Fraternal love is put to the test in the mediocre sports drama “Minnesota,” which centers around two hockey-playing brothers living in the stix. Pic skates thinly over themes of ambition, sibling competitiveness and Russia’s love-hate relationship with the West, but has nothing especially profound to say about any of them. Presence of TV star Sergei Gorobchenko may help score receipts domestically, but offshore, pic will hit the wall.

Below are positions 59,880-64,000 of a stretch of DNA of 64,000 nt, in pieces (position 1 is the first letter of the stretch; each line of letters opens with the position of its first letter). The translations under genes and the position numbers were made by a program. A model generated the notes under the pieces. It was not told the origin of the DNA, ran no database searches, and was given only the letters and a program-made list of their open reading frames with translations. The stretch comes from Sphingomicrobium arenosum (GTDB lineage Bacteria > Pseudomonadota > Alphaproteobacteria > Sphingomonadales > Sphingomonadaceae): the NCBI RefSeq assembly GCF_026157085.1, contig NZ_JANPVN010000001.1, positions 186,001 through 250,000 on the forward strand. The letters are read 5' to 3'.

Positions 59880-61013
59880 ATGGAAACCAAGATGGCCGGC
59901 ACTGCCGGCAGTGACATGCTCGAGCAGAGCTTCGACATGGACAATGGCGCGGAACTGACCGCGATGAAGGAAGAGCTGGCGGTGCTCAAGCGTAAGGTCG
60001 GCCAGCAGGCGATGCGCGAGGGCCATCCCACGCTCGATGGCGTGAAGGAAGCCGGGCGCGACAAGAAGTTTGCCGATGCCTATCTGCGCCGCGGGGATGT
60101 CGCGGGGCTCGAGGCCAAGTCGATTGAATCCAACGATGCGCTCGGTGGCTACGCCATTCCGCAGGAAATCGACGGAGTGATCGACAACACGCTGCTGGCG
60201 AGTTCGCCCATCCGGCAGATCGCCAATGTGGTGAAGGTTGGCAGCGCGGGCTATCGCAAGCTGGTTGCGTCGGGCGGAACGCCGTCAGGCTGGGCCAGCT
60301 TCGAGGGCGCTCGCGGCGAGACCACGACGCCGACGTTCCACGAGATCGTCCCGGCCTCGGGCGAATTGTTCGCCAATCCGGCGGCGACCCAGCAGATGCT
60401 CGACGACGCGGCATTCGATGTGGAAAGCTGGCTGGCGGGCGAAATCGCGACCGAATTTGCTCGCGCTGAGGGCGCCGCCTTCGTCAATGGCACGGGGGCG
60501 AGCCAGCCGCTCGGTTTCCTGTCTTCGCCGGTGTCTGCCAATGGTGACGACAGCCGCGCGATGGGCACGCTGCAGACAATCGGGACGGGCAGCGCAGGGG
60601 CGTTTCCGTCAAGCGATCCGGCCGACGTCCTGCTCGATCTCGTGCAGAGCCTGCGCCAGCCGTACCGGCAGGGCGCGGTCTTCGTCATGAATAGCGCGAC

A scout (Vitaly Khaev) offers Igor (Anton Pampushny), a promising hockey player for a provincial Russian team, the chance to play in the American league. But Igor doesn’t want to go to America without his elder brother, Mikhail (Gorobchenko), who’s all the family Igor has. Unfortunately, hothead Mikhail’s no great shakes on the ice, has a serious drinking problem and screws up every chance he gets. Screenplay by Alexander Mindadze (who explored theme of potential exile better in “Dreaming of Space”) keeps going in circles as the brothers argue, then bear-hug, then argue again for an interminable 98 minutes. Helming by Andrei Proshkin (“Soldier’s Decameron”) remains uninspired; tech credits have a made-for-TV glossiness.